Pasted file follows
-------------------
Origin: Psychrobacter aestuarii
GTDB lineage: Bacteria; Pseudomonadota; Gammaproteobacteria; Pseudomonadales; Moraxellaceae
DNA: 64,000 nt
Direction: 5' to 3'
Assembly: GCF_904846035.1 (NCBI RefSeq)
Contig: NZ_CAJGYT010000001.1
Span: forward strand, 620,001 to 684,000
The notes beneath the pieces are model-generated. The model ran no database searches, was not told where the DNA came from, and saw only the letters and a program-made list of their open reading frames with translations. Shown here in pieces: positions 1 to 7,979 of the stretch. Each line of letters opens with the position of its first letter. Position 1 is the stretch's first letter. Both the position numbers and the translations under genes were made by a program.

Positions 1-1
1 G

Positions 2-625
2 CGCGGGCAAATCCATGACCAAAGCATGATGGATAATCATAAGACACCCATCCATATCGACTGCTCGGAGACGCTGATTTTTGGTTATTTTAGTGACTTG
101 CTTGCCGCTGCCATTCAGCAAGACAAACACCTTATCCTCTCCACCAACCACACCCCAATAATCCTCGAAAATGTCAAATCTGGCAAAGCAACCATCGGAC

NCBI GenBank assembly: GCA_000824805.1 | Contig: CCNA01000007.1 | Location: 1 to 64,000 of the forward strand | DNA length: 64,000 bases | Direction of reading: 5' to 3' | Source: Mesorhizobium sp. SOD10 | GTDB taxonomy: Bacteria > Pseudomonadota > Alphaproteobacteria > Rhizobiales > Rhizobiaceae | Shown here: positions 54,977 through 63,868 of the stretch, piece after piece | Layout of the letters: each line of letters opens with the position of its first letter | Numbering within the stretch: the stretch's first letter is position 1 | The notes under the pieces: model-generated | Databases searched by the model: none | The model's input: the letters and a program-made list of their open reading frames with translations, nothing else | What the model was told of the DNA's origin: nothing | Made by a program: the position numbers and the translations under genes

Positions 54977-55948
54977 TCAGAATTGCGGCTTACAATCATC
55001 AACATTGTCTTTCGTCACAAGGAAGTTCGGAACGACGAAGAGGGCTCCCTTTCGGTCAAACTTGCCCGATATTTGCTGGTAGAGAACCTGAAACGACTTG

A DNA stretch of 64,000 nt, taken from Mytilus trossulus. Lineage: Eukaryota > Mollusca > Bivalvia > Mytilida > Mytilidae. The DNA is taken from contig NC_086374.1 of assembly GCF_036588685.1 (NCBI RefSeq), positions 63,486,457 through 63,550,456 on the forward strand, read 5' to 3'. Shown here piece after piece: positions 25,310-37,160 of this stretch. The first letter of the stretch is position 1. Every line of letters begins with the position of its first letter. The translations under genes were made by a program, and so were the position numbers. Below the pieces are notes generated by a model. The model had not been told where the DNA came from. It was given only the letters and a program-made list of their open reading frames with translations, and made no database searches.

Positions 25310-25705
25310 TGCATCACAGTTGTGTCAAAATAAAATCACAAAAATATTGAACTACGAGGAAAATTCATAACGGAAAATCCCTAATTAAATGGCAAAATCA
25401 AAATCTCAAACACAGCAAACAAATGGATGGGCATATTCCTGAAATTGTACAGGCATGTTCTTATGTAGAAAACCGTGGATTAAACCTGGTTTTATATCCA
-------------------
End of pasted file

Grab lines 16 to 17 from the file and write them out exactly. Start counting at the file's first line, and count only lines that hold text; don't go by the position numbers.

54977 TCAGAATTGCGGCTTACAATCATC
55001 AACATTGTCTTTCGTCACAAGGAAGTTCGGAACGACGAAGAGGGCTCCCTTTCGGTCAAACTTGCCCGATATTTGCTGGTAGAGAACCTGAAACGACTTG